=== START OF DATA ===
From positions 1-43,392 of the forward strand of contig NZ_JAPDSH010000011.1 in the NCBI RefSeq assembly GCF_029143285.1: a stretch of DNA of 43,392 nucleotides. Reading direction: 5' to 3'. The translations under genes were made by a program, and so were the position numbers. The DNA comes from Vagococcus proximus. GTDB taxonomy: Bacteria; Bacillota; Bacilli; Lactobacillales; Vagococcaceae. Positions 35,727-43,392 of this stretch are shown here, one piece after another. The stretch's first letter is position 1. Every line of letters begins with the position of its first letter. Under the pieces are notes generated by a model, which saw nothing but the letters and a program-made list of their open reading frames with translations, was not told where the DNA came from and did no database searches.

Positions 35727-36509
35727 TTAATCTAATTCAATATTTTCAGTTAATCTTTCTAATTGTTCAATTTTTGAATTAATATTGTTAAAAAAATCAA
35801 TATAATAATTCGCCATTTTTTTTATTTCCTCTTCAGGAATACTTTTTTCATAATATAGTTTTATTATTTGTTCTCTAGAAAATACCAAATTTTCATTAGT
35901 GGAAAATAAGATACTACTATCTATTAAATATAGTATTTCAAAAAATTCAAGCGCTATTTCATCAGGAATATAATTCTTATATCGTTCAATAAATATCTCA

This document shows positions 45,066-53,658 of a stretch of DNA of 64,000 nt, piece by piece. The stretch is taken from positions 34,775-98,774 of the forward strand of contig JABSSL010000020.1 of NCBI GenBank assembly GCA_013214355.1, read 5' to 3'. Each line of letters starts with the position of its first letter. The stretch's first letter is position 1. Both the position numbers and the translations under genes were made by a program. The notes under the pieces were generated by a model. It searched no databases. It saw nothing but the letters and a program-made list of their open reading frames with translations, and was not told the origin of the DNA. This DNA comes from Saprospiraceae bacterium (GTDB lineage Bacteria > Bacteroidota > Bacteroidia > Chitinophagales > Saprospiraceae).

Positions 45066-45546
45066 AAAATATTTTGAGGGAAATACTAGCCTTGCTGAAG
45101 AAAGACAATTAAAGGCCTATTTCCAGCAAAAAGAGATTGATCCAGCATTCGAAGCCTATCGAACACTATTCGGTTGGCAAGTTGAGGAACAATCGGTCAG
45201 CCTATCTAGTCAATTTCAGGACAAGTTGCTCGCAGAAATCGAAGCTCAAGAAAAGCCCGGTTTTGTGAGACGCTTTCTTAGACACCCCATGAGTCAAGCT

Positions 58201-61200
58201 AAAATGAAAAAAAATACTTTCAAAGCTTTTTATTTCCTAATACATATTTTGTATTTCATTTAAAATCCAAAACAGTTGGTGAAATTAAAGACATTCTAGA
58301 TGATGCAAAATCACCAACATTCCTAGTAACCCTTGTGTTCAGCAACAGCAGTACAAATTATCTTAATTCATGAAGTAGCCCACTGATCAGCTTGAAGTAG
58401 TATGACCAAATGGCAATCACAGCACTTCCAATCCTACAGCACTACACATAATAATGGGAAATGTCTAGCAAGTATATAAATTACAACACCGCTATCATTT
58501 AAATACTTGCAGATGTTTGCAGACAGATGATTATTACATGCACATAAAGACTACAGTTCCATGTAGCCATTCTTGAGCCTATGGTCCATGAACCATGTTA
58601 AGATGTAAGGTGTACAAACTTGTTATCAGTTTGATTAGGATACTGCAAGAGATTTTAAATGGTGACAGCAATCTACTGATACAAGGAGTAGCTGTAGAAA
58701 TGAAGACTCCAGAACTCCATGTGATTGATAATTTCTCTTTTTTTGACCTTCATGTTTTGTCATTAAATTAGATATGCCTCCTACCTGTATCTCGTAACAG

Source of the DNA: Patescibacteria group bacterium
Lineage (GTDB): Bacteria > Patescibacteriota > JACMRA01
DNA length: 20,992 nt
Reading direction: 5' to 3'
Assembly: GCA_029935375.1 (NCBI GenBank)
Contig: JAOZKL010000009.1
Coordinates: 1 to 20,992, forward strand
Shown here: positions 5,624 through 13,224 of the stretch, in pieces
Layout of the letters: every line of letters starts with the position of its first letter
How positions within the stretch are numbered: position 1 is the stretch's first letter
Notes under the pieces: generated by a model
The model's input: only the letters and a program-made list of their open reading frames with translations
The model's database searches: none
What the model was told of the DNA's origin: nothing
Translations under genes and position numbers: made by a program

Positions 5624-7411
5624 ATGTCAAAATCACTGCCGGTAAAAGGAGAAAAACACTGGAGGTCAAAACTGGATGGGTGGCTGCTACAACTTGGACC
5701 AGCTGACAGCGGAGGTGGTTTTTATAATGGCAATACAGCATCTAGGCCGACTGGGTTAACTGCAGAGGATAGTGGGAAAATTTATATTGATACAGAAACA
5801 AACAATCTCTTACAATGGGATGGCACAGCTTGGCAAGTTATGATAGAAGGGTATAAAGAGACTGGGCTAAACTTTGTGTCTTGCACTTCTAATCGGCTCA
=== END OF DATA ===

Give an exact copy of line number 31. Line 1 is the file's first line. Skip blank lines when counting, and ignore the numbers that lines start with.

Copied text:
What the model was told of the DNA's origin: nothing